MY instincts tell me we are about to experience one of those pivotal moments when long shared assumptions shatter, when all is turned on its head. Almost all our politicians believe it is their duty to deliver "free" services and then tax us to pay for them.
Taxes rise each year. The quality of the services declines each year.
My instincts are more than hunch. Look eastwards. The former Warsaw Pact nations are adopting sharply lower and much simpler taxes. This is the so called Flat Tax movement. As a result their economies have a dynamism unimagined in France or Germany or Britain. They rocket up at rates that will have them overtaking the UK soon.
Here is my proposition. Yes, it is counter-intuitive. Truth often is. Lower Tax Rates Generate Higher Tax Revenues.
It may be worth adding that lower taxes would translate into more votes for those that deliver them. But I am an economist not a politician. That is for others to decide.
Remember the grim moment in the spring when the brave Howard Flight MP was beheaded by Conservative leader Michael Howard for suggesting the Tories might lower taxes in the future by cutting public expenditure more than had been said in the Tory manifesto? This idea was treated as a betrayal. He had his seat removed. He was cast out of public life. For now but not for long, I suspect.
The Heritage Foundation in Washington DC compiles a magisterial annual encyclopaedia on economic freedom and prosperity which looks at the economies of every nation. It cries out with two simple conclusions: countries prosper with the rule of law plus low taxes. Those nations adopting modest tax rates grow at 6% compounding into prosperity. Countries with high tax rates wheeze to grow at 1% a year. Low tax nations double gross domestic product (GDP) in less than 12 years. The sclerotic high tax territories take 70 years to achieve the same. If 1% and 6% growth rates seem extreme just take say 2% and 4%; the former doubles in 35 years while the latter takes a mere 17 years.
How can it be that lower taxes bring about higher revenues? The answer lies in human nature. You might even say it is a moral argument. Lower taxes alter everyone's perceptions and behaviour. The entire price-signalling system of the market transmits clearer messages.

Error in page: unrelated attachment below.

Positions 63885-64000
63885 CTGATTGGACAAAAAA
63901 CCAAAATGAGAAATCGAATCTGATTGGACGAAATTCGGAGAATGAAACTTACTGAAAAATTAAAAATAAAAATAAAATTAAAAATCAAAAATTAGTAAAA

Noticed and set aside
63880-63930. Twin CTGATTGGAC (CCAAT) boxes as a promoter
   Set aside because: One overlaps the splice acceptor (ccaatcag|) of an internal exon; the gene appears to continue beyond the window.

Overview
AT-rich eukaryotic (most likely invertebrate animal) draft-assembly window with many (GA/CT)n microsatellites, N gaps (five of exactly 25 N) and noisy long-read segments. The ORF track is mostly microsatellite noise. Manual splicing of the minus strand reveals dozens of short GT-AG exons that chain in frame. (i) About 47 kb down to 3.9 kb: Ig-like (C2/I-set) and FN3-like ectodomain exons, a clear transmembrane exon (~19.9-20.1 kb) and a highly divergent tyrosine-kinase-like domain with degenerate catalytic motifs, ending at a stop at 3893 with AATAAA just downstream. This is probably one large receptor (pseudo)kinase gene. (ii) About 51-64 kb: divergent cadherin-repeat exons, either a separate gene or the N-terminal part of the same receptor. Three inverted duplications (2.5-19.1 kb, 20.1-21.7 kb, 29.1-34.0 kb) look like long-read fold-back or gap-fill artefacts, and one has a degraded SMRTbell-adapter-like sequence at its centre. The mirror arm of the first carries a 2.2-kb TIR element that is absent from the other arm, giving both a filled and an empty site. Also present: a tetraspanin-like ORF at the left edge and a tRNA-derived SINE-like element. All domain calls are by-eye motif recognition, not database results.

In Britain today both the act of employment and the act of giving employment are polluted by the burden of Income Tax and National Insurance.That mirage personality, the statistically average Brit worked for Chancellor Gordon Brown until 30 May this year. And next year it will be 2 June, and the year after 4 June and so on.
As matters stand, no ordinary mortal can understand the UK or US tax codes. Even the fiscal experts often have to resort to the courts to try to comprehend what the legislation means. An entire professional expertise has grown up to help bamboozled citizens complete their tax forms. In the ideal world of low simple taxes, so the bold argument goes, everyone's tax form would be no more than a postcard in size. Corporate returns could be just as simple. Tens of thousands of tax accountants and Inland Revenue paper-pushers would have to find gainful employment for the first times in their lives.
A low tax regimen means the end to the thickets of tax breaks, concessions and allowances.
If this all sounds fanciful look at what is bubbling up in Eastern Europe - but within the European Union (EU). Estonia has a flat tax rate of 20%, Lithuania 33% and 15% on corporate earnings. Outside the EU Serbia has a rate of 14%, Ukraine 13% and Slovakia 19%. Perhaps, most surprising, of all is Russia which now has a flat tax of 13%. No, that isn't a misprint: it is 13%.
A wide sweep of history, best attested in Adam Smith's The Wealth of Nations confirms low simp